Audit Policy

April 2022

  • Use of CEAOB guidelines on ESEF by third country auditors
  • IFIAR’s 2021 report on audit inspection findings
  • IAASB and IESBA’s work on sustainability matters

Use of CEAOB guidelines on ESEF by third country auditors

The Committee of the European Auditing Oversight Bodies (CEAOB) has issued a note on the use of its guidelines on European Single Electronic Format (ESEF) by third country auditors.

The note reminds that third country issuers are required to follow relevant EU rules and disclose annual financial reports drawn up in accordance with all the requirements on ESEF, together with an audit report. Therefore, auditors of these issuers will need to provide an audit opinion on whether the financial statements included in the annual financial report comply with the relevant statutory requirements on ESEF.

The CEAOB recommends that third country auditors use the CEAOB ESEF guidelines in this context as they complement other relevant national or international standards on auditing.

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See also Accountancy Europe’s webpage which gathers key publications and guidance available for ESEF reporting and assurance, and tracks the implementation by EU Member States.

Lump sum funding in Horizon Europe removes need for financial reporting and ex-post audits

Horizon Europe, the EU’s key funding programme for research and innovation until 2027 with a budget of €95.5 billion, has introduced the wide use of a so-called lump sum funding approach. This approach has proven to work well in practice, based on pilot testing during the predecessor programme Horizon 2020.

The lump sum funding approach removes all obligations on actual cost reporting, time sheets and financial ex-post audits. The objective is a massive reduction in errors and administration of R&I grants, and a stronger focus on content.

This also makes access to the programme easier, especially for small organisations and newcomers, who often lack the experience and capacity to cope with the complex rules for actual costs.

The European Commission (EC) recently organised a webinar on the topic of lump sum funding.

The actual cost system will remain in place being inherently complex, with many rules and procedures, including agreed upon procedures for financial ex-post audits. This is because it needs to accommodate all different practices across Europe. The potential to simplify it is exhausted, according to the EC.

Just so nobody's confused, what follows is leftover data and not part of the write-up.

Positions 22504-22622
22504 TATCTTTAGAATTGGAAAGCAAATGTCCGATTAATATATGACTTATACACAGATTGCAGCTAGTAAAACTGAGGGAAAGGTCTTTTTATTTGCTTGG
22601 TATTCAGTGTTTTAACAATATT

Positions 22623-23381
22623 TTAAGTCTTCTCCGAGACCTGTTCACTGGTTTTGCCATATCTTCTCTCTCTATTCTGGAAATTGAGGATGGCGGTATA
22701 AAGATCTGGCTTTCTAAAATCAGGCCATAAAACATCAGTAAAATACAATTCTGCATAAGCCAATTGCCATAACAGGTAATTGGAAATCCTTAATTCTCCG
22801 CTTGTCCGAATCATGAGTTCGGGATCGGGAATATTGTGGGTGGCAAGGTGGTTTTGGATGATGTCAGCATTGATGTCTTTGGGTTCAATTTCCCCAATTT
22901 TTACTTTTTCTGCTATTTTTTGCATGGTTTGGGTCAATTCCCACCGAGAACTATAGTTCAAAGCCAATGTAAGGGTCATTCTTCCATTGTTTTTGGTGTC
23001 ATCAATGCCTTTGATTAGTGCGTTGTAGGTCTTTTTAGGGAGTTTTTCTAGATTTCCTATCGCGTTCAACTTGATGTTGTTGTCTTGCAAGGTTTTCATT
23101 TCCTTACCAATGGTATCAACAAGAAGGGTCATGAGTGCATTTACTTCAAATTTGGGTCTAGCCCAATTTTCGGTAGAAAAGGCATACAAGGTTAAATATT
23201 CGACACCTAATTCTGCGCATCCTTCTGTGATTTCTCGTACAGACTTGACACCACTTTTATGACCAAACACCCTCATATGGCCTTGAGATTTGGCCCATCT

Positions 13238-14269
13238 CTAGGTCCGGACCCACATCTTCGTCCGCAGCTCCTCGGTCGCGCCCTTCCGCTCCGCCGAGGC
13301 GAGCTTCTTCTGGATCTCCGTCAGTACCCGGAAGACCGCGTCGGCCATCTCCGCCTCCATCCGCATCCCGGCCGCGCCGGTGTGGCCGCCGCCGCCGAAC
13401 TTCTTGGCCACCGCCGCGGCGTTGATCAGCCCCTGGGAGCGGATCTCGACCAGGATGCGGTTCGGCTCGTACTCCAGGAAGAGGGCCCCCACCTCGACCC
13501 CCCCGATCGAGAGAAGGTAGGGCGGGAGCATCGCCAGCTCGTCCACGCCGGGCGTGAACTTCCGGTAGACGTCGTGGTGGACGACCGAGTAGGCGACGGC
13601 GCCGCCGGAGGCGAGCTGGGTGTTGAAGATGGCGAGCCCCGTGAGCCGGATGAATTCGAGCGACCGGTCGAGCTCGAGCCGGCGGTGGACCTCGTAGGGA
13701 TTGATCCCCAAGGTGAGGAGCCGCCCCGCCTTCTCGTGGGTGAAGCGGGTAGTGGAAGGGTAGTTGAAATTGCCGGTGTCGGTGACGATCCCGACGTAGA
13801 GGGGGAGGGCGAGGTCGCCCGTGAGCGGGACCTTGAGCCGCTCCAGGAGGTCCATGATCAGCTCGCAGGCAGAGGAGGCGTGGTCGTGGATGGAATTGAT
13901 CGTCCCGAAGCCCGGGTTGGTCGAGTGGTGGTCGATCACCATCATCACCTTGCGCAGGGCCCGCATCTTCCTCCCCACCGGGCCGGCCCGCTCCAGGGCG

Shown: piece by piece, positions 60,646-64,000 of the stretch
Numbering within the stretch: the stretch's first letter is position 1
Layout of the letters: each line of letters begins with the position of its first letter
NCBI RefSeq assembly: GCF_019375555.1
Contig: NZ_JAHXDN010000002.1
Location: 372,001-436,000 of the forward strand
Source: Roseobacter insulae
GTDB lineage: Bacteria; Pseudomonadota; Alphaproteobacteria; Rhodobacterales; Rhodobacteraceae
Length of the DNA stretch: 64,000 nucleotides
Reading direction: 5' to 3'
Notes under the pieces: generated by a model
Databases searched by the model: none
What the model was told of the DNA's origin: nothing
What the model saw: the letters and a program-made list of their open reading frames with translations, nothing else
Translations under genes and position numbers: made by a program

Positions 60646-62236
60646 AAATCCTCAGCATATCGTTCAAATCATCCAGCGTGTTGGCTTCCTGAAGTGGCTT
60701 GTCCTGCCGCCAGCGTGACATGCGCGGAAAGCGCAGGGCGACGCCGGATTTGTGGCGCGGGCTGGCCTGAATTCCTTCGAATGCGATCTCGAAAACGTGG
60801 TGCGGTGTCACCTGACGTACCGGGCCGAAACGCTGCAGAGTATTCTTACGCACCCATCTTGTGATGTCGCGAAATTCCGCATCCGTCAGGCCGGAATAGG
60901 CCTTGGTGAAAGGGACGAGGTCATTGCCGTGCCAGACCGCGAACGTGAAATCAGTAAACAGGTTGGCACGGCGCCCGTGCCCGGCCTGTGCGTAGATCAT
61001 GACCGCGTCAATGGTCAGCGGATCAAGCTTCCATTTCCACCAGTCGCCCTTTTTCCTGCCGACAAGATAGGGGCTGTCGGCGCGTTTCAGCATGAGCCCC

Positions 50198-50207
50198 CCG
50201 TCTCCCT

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IFIAR’s 2021 report on audit inspection findings

The International Forum of Independent Audit Regulators (IFIAR) has released a report on the results of its tenth annual survey of inspection findings.

It is based on its Member regulators’ individual inspections of audit firms affiliated with the six largest global audit firm networks. IFIAR collected information about two categories of activities: inspections of firm-wide systems of quality control and inspections of individual audit engagements.

IFIAR Members reported in this 2021 survey that 30% of audit engagements inspected had at least one finding, down from 34% in 2020 and 47% in the first survey capturing this percentage in 2014.

The survey inspection results are predominantly for inspections of audits that concluded prior to the pandemic.

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IAASB’s revised standard for group audits

The International Auditing and Assurance Standards Board (IAASB) released International Standard on Auditing (ISA) 600. The revised standard addresses special considerations that apply to audits of group financial statements (group audits).

The IAASB also developed a Basis for Conclusions and factsheet to support the implementation.

The revised standard becomes effective for audits of group financial statements for periods beginning on or after 15 December 2023.

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IESBA’s new definition of a public interest entity

The International Ethics Standards Board for Accountants (IESBA) released a new definition of a public interest entity (PIE), along with other revisions in the International Code of Ethics for Professional Accountants.

The revised provisions specify a broader list of categories of entities as PIEs whose audits should be subject to additional independence requirements. Recognising the diversity in jurisdictional contexts, the IESBA encourages the national standard setters and other relevant local bodies to refine the PIE categories.

The revised PIE definition and related provisions become effective for audits of financial statements for periods beginning on or after 15 December 2024.

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IAASB and IESBA’s work on sustainability matters

The IAASB and IESBA have discussed sustainability assurance and related ethical matters during their March meetings. Both Boards have set up dedicated working groups to look into sustainability matters to progress their activities in this area.

In this context, read more on the IAASB’s work here and on the planned IESBA activities here.This curated content was brought to you by Júlia Bodnárová, Accountancy Europe Senior Advisor since 2017. You can send her tips by email and connect with her on LinkedIn.